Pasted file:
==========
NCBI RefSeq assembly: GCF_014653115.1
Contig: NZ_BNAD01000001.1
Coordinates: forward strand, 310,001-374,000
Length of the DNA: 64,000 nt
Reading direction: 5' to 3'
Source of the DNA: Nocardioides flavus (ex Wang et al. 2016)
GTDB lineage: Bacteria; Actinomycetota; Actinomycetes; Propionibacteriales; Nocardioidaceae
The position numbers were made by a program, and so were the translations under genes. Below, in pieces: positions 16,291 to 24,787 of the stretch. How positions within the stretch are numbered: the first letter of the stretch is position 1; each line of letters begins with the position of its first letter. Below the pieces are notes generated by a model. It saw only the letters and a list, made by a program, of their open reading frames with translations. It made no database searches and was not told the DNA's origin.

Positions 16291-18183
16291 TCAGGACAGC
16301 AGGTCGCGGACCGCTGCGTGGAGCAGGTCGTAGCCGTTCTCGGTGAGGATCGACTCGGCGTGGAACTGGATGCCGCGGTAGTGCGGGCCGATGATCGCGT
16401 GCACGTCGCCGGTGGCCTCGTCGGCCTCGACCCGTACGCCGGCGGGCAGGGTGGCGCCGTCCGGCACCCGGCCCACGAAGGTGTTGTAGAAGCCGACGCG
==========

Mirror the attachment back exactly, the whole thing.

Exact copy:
NCBI RefSeq assembly: GCF_014653115.1
Contig: NZ_BNAD01000001.1
Coordinates: forward strand, 310,001-374,000
Length of the DNA: 64,000 nt
Reading direction: 5' to 3'
Source of the DNA: Nocardioides flavus (ex Wang et al. 2016)
GTDB lineage: Bacteria; Actinomycetota; Actinomycetes; Propionibacteriales; Nocardioidaceae
The position numbers were made by a program, and so were the translations under genes. Below, in pieces: positions 16,291 to 24,787 of the stretch. How positions within the stretch are numbered: the first letter of the stretch is position 1; each line of letters begins with the position of its first letter. Below the pieces are notes generated by a model. It saw only the letters and a list, made by a program, of their open reading frames with translations. It made no database searches and was not told the DNA's origin.

Positions 16291-18183
16291 TCAGGACAGC
16301 AGGTCGCGGACCGCTGCGTGGAGCAGGTCGTAGCCGTTCTCGGTGAGGATCGACTCGGCGTGGAACTGGATGCCGCGGTAGTGCGGGCCGATGATCGCGT
16401 GCACGTCGCCGGTGGCCTCGTCGGCCTCGACCCGTACGCCGGCGGGCAGGGTGGCGCCGTCCGGCACCCGGCCCACGAAGGTGTTGTAGAAGCCGACGCG